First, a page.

I remember, for instance, my friend Ruth. As she started to think about leaving her home, for a room in a facility nearer to her children--she started to ask if people wouldn’t like her things. “You’d like these mugs, wouldn’t you?” she’d ask. Or: “Go look in the bedroom. Wouldn’t you like that quilt?” She had everything marked for someone: the art on the walls, the baskets on the rafters, the perennials in the garden. She was ready to let go of everything. She wanted to know where it was going--who would enjoy it, when she couldn’t any longer.

Walter did the same thing more radically when he knew he was dying. He started telling his children and his friends what he wanted them to have. “I want to imagine them enjoying it,” he said. “I don’t want to leave a mess behind.”

Sometimes, someone gives a treasure away, just because they can. Every once in a while, someone acts upon some great thrust of generosity, and OH--the joy it brings, to let go! To give, and believe that that gift has been God-blessed to be GOOD! With a true gift, we don’t hold on anymore to control or judgment on its use; we trust and love, with the same spirit with which Jesus gave life on a cross.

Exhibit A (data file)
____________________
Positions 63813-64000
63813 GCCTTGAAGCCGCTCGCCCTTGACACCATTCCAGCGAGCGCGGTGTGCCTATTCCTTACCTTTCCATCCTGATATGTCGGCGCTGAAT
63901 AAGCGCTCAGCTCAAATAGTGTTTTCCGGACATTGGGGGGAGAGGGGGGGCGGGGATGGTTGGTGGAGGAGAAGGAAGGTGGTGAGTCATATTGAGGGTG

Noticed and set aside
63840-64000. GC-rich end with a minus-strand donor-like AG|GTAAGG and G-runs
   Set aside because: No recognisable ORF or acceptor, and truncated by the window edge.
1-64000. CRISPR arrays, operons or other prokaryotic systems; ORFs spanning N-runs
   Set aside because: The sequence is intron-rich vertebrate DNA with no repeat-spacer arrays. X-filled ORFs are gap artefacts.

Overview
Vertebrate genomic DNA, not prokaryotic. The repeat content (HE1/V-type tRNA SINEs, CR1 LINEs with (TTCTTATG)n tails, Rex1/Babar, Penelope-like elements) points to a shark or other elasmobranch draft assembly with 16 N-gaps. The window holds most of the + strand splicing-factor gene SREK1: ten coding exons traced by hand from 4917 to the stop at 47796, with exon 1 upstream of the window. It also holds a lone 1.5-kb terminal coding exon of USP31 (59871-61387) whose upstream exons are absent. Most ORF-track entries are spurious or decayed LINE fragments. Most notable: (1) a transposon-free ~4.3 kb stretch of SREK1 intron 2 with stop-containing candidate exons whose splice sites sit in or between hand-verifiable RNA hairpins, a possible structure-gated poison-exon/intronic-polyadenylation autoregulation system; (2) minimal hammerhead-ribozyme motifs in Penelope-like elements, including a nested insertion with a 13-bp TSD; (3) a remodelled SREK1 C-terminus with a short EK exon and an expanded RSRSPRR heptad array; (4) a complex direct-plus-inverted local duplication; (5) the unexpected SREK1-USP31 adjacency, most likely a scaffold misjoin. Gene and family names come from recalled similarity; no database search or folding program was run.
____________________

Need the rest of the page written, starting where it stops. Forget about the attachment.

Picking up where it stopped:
Somehow, those Christians in Acts were able to adopt this perspective without being on their deathbeds. Was it that they had just seen Jesus die that made them feel so fluid about this world? Was it their understanding that they were truly giving their own lives away for Christ? Was it the threat of persecutions that put a pall on their future? A time comes that we are forced to recognize what Jesus has been telling us all along, that young man who knew life was fleeting; that there is more than enough. That the Psalm we started this service with was right when it said,